All of the operas on this list have absolutely sublime music and are perfect for putting into a surround-sound stereo system so that the whole house can be filled with music. However, having to sit down and actually watch these operas is a fate worse than death!
Purcell’s Dido and Aeneas
On the surface, Dido and Aeneas seems like it should have an exciting story. It is set on an exotic island with a beautiful queen who dies of a broken heart because of an evil sorceress. However, the second the orchestra begins the overture, the listener can tell this is going to be a boring experience. The story is completely devoid of dramatic fire. The few places that do have some action are accompanied by music that would lull a fussy two year old to sleep.
Personally, I feel that Aeneas should have been given a larger part. Perhaps that would have made at least the romantic aspects of the story a bit more interesting.
The opera also has way too many chorus pieces. Of course, this was the norm for 17th century vocal works. However, to a modern listener, it sounds musically unbalanced.
Handel’s Giulio Cesare
Although Giulio Cesare was one of the few Handel operas that enjoyed success at its premiere, it is easy to see why, since the 18th century, it has been almost forgotten. The music, by no means, has the fire that Handel put into Semele and The Messiah. Also, for some reason, Handel was reluctant to write trios and quartets. Consequently, the opera is slowed down considerably since the characters have to express their personal opinions individually instead of getting it all over with in an ensemble piece. Giulio Cesare drones on for almost four hours as one character after another sings one aria after another.
To make matters worse, the title role was written for a castrato and, therefore, usually has to be sung by a woman. This can certainly put a damper on the romantic scenes!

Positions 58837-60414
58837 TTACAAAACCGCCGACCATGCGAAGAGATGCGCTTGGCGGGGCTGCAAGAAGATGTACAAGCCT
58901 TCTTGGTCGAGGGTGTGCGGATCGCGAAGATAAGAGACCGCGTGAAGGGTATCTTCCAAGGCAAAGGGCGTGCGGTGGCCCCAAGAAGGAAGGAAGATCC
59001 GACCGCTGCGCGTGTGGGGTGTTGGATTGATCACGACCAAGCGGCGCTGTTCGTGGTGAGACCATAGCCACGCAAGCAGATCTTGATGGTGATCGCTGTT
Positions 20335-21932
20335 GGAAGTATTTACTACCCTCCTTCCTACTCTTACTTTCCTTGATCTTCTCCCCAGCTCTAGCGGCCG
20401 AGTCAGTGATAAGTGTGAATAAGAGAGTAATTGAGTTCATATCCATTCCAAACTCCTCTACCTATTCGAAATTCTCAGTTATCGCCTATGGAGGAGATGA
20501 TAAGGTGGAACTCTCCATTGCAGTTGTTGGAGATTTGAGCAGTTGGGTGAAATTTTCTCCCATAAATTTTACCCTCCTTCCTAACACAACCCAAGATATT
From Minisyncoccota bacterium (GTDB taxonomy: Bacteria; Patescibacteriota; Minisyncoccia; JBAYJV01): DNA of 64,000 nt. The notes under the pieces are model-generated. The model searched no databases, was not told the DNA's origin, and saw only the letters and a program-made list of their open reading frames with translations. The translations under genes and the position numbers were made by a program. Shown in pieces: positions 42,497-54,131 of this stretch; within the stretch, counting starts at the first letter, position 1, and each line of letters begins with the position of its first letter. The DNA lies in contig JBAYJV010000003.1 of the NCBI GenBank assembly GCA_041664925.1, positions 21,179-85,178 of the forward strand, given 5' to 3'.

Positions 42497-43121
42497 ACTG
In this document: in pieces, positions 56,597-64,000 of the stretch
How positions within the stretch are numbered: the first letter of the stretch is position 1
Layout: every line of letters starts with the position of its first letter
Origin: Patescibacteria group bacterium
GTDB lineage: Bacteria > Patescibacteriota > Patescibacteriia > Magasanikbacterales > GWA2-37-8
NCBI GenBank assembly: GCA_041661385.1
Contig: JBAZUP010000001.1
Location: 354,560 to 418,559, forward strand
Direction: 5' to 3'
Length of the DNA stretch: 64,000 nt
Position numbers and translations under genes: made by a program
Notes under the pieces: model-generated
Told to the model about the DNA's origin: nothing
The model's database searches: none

Mozart’s Cosi Fan Tutte
Cosi Fan Tutte is supposed to be a comedy and, if you just read the synopsis, seems like an absolute riot. However, and I am a victim of this, a synopsis can be very deceiving! Sitting through a performance of this opera is about as exciting as watching the grass grow. For being over three hours long, Cosi Fan Tutte has very few laughs and almost no action. Also, Mozart seemed to be in love with his own composition. He made every aria and ensemble piece drag on for as long as possible and, if you’ll forgive me, there are a few places that have way too many notes!
Wagner’s Tristan und Isolde
Even Wagner’s 15 hour long Ring Cycle is not as hard to sit through as Tristan und Isolde. The Ring at least has some action. Tristan, on the other hand, is three and a half hours without any action or even changes in scenery! Also, there are only seven people in the cast and, to be perfectly honest, one can get pretty sick of hearing from them by the end!
Something else that doesn’t help is that the opera usually staged with avant-garde sets can be visually incompatible with a story that takes place in Medieval Europe.
Wagner’s Der Meistersinger von Nurnberg
Wagner’s Der Meistersinger von Nurnberg is the longest opera that is still produced to this day. It is also one of the most, if not the most, boring operas ever written! The opera was meant to be a half hour long romantic comedy that could be played after the composer’s Tannhauser. However, Wagner got just a little carried away and ended up turning Der Meistersinger into six hour long yawn-fest. Although the romantic elements of the story are rather sweet, they are far from intriguing. Also, the few comedic elements contain hidden racial slurs that usually keep modern audiences from even cracking a smile.
Source: Naxos’ “The A to Z of Opera”